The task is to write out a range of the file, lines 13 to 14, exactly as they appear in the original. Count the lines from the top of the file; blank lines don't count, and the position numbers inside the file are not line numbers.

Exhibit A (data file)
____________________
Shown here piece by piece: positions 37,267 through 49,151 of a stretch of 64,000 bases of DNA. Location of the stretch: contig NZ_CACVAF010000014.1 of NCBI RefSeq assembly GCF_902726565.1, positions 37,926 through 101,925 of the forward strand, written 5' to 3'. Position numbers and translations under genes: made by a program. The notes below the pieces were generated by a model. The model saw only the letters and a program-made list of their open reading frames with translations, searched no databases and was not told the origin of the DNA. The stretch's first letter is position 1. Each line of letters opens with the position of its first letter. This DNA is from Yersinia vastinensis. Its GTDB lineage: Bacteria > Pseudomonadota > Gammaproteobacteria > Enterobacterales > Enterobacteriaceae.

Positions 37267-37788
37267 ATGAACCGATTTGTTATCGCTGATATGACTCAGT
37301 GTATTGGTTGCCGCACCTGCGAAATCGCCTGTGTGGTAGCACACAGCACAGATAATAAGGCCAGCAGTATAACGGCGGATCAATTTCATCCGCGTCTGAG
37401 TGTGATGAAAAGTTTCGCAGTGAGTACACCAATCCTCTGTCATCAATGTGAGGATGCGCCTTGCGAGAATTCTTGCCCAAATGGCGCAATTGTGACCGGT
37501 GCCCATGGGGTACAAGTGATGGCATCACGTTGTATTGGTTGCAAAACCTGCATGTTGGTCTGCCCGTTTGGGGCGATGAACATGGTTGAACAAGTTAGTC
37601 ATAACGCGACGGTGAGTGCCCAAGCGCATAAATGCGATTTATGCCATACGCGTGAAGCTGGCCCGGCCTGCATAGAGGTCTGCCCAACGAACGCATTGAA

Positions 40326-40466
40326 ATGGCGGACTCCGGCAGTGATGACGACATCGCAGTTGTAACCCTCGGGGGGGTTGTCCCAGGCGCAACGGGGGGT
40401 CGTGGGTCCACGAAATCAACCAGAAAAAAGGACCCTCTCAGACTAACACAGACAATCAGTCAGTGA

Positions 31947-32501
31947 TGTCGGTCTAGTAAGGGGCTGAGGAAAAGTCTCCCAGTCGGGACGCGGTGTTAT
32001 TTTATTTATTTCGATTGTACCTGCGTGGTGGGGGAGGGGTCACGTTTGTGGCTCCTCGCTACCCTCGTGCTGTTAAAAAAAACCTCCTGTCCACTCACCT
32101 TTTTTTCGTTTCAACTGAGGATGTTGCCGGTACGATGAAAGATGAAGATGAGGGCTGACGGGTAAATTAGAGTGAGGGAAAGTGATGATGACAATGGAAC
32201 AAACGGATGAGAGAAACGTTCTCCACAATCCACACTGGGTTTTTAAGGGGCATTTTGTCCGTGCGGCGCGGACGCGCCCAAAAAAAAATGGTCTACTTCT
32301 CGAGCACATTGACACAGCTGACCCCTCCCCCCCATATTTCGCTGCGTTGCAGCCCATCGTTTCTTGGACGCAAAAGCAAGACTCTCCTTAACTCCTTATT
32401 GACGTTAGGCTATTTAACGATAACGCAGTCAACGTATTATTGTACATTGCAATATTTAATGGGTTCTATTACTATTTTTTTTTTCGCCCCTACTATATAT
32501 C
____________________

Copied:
32001 TTTATTTATTTCGATTGTACCTGCGTGGTGGGGGAGGGGTCACGTTTGTGGCTCCTCGCTACCCTCGTGCTGTTAAAAAAAACCTCCTGTCCACTCACCT
32101 TTTTTTCGTTTCAACTGAGGATGTTGCCGGTACGATGAAAGATGAAGATGAGGGCTGACGGGTAAATTAGAGTGAGGGAAAGTGATGATGACAATGGAAC